We are accustomed to thinking about society as government and politics, business and civic society. Classically these are considered to be three sectors. In recent years, there has been a fourth added which is a hybrid of business and civic society which is now focused on impact investing. Since the outbreak of social unrest in response to the government’s attempt at judicial reform, a fifth sector has emerged.
A combination of civic society players, business and ex-military elites and the mega-success of the Start-Up Nation have all combined to mount a vigorous, and so far, successful public campaign against Justice Minister Yariv Levin’s best-laid plans, which he has been working on since before entering the Knesset over a decade and a half ago.
However, if this emerging sector wants longer-term success, it will have to develop a deeper set of ideas and guiding principles, combining its already strong sense of universal values with values rooted in Israel’s lived existence. In some ways, this may present a more complicated challenge.
Awakening the giant
One of the remarkable aspects of the civil uprising against the current government is the emergence of players who have hitherto not taken a meaningful or active role in politics. There is an entire sector of Israeli society and the Israeli economy which is populated by entrepreneurs, venture capitalists, bankers and lawyers, many of whom also share very similar sociological backgrounds. This includes where they grew up, the units they served (and continue to serve) in the army, the universities they attended and now the hi-tech ecosystem.
Some call it Medinat Tel Aviv (the State of Tel Aviv). Many have assumed that this ecosystem has more loyalty toward Silicon Valley, the editorial stance of The New York Times, and post-modern ideas than Israel and Zionism. It would seem they were mistaken, however.
Akiva Bigman pointed out on the Mida website of current affairs and opinion, that Netanyahu radically underestimated the response of the Start-Up Nation, the military reserves and the academic and economic elites.
The anti-reform movement is backed by Israeli money and elite army organizational and tactical skills. It has proven that there is a powerful and visceral patriotism to the country and its democratic principles; this crisis has even attracted many who have never attended a political rally before. It has galvanized thousands into action that few can remember since the first Lebanon war.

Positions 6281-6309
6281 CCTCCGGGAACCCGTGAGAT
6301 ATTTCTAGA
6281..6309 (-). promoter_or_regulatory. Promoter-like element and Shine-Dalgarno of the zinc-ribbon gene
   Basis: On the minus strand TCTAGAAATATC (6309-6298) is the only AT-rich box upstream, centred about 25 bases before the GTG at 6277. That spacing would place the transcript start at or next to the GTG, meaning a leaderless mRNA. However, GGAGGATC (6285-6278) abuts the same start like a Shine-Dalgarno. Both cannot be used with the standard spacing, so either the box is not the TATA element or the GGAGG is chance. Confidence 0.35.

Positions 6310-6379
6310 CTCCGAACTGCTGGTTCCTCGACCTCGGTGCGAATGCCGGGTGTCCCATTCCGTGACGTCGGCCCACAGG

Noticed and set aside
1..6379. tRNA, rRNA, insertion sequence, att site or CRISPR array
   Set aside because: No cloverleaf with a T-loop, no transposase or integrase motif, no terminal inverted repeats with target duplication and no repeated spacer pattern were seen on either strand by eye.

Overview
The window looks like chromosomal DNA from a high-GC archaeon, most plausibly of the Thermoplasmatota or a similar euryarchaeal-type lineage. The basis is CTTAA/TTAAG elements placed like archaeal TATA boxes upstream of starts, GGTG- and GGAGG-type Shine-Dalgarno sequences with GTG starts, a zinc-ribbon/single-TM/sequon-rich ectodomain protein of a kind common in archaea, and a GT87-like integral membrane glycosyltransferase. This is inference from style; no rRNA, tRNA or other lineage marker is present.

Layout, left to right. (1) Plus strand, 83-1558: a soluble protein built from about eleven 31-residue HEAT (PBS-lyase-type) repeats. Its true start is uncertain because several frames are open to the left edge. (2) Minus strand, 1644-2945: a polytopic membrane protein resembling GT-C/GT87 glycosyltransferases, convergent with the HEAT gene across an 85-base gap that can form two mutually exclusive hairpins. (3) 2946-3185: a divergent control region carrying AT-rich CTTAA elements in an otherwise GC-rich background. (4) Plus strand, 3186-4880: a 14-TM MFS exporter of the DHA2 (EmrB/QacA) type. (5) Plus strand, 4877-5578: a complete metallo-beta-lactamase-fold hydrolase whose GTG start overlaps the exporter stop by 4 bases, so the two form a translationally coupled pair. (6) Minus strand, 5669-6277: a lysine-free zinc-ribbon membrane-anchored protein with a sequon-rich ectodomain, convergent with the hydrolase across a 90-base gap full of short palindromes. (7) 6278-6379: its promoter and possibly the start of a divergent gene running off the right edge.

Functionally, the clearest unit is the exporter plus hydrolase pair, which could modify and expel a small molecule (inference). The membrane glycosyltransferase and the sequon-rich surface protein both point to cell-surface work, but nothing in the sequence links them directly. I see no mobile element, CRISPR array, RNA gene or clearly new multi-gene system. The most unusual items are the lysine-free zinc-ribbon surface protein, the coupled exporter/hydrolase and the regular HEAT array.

If this political campaign is to become a more substantive event in Israel’s political and social history, it will have to be about much more than the legal reforms.
Illiberal roots of liberalism
Harvard professor James Simpson specializes in the Middle Ages and Reformation. In Permanent Revolution, he narrates the history of our modern liberties and how modern liberalism has illiberal roots. While those roots may be largely invisible, they remain relevant to today’s societal crisis. We may consider liberalism a permanent feature of Western society, but it is more fragile than it appears – and complacency is dangerous. More subtly, the more fundamentalist roots of liberalism remain at odds with it.
Simpson claims that “liberalism is not a worldview” and points out a fundamental weakness – “progressivist liberals stand in danger of damaging the good of liberalism by claiming impossibly excellent standards for liberalism.” He calls it hollow with no “salvation story” and although people criticize it for being hollow, he remarks that this should not be leveled as a criticism, because this is what it’s supposed to be: A second-order belief system, which is merely a tool for managing first-order belief systems. In short, it is a way of keeping first-order debates from becoming violent, as they used to be in the past.